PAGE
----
National Parking Association
1112 16th Street NW, Suite 840
Washington, DC 20036
“The Innovation Awards recognize our member companies and individuals who deliver exceptional parking services to their clients while using state-of-the-art technology and sustainability practices to focus on bottom line results,” said Christine Banning, CAE, NPA president.
The winners were recognized at NPA’s 62nd Annual Convention & Expo being held this week in Chicago, Ill. The 2013 NPA Innovation Award winners are:
After taking office in 2008, Mayor Gregory Ballard of Indianapolis, IN set out to revitalize his city through technology and infrastructure upgrades. Parking played a key role in this renovation.
To realize his goal, the mayor brought a public-private partnership (P3) to Indianapolis to modernize the city’s thirty year old parking system. ParkIndy, a team of local business including Denison Parking, Xerox, Even Times, and Sease & Gerig Associates, was selected to manage the city’s parking operations for 50 years.
As a result of the partnership spearheaded by Hon. Ballard, the City of Indianapolis has increased its parking revenue from $330,000 in 2010 to an estimated $2.5 million in 2012. The mayor and his team attribute 40-45% of this increase to technology upgrades, explaining “It’s just the convenience of the parking that drove a lot of [the revenue].”
Through advanced technology, integrated systems and en extensive license plate recognition (LPR) program, Texas Tech University (TTU) has improved its student and faculty experience while increasing revenue.
Students, faculty and staff manage vehicles, permits and citations through their My Parking Account, a feature found through TTU’s Transportation and Parking Services website. The University’s TechPark software receives updates from the university system that manages student and employee information and accounts.
LPR cameras are in all patrol vehicles and campus entry stations. They identify not only whether or not a vehicle has a valid permit for the specified lot, but also if the vehicle belongs to a student, faculty or staff member, or visitor.
TTU has saved $115,000 in printing and staffing costs with this program, while creating additional revenue streams through increased citations, monetized events parking and newly created park-and-pay areas.
Watry Design and Dreyfuss & Blackford Architects transformed The University of California, Davis Medical Center campus in Sacramento from a sprawling suburban-like campus to a compact and efficient urban medical center. A key support element in that transformation is structured parking.
The 7-level Parking Structure III adds 1,200 spaces, the latest in seismic design, advanced parking technology, individual parking stall availability indicators, and abundant natural light in the interior for safety and security.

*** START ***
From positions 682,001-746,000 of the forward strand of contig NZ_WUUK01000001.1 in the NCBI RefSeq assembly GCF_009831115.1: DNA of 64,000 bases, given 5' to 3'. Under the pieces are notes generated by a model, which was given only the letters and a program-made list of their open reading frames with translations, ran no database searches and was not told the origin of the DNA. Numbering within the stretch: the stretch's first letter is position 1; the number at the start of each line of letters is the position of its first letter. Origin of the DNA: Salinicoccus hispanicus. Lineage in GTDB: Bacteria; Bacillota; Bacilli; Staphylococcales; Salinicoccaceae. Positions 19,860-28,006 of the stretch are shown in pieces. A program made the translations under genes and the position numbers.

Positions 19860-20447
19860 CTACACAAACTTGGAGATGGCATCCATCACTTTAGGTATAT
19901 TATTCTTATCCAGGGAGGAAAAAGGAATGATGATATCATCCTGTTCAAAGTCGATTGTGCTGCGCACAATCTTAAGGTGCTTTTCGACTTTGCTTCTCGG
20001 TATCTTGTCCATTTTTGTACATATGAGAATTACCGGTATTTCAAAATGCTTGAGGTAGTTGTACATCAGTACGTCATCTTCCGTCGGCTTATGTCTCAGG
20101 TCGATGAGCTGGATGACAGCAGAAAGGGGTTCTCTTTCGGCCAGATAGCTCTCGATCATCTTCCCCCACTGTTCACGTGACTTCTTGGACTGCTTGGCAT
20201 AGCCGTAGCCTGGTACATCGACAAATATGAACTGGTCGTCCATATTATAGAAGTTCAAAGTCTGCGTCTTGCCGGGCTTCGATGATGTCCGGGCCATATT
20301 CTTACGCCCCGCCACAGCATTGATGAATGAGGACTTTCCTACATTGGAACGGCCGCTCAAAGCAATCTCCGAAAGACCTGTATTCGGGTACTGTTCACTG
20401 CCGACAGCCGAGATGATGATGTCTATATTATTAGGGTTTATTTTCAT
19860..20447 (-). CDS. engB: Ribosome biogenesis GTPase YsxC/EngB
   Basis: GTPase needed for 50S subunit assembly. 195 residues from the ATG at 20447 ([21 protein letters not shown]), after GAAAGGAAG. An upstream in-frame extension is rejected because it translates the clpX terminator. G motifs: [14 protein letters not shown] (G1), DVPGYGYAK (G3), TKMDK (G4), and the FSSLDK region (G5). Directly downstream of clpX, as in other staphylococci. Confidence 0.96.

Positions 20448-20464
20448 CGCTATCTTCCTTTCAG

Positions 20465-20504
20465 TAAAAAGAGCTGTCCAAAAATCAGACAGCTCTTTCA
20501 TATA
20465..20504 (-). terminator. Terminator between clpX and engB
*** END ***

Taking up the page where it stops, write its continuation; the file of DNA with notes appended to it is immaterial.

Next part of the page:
Suspended over the precast concrete structure, a louvered shade screen veils the building from the street and creates privacy for the adjacent patient rooms. Made of nearly 4,000 extruded aluminum fins, each blade is rotated at a distinct angle designed to reflect light inside the structure.
Sustainability features include a rooftop solar system that is currently providing between 45 and 60 percent of the facility’s energy needs; motion-controlled induction lighting, bicycle parking areas and electric vehicle charging stations that are already at capacity.
Nestled between two skyscrapers, FIGat7th is part of a landmark complex that needed to compete with other, newer buildings downtown. The nearly 400,000 square foot parking structure was 11 floors of confusing and poorly lit ramps, entrances and exits. To attract first-tier retailers, the garage needed to be reconceived with 500 “new” parking spaces for retail shoppers, and lunch and dinner customers.
Following LEED best practices, the Parking Design Group revitalized this premium west coast property to improve the customer experience, attract more retailers, and increase safety, all while reducing pollution. A 40 million dollar renovation project, the Fig at Seventh Parking Garage incorporates the latest in sustainable design. By installing an individual parking space monitoring system, the Parking Design Group reduced carbon dioxide and other emissions by as much as 80 thousand pounds per year. The Parking Design Group also improved wayfinding to reduce bottlenecks; added a customer loading zone; and increased safety through better lighting, reduced trip hazards, customer pedestrian safety equipment, clearly defined travel paths, and improved closed circuit TV monitoring.
“We see safety as the new green,” says Warren C. Vander Helm, managing partner, Parking Design Group. “Sustainability includes providing a safe place for folks to park and the incorporation of new ideas surrounding the protection of walkways, pay stations, wayfinding and signage.”
About NPA: The National Parking Association is the nation's leading parking trade group advancing the interests of the private and public sector in parking technology, sustainable mobility, certification, advocacy, research and education. Founded in 1951, NPA has nearly 2,500 members and represents all segments of the parking industry. www.npapark.org.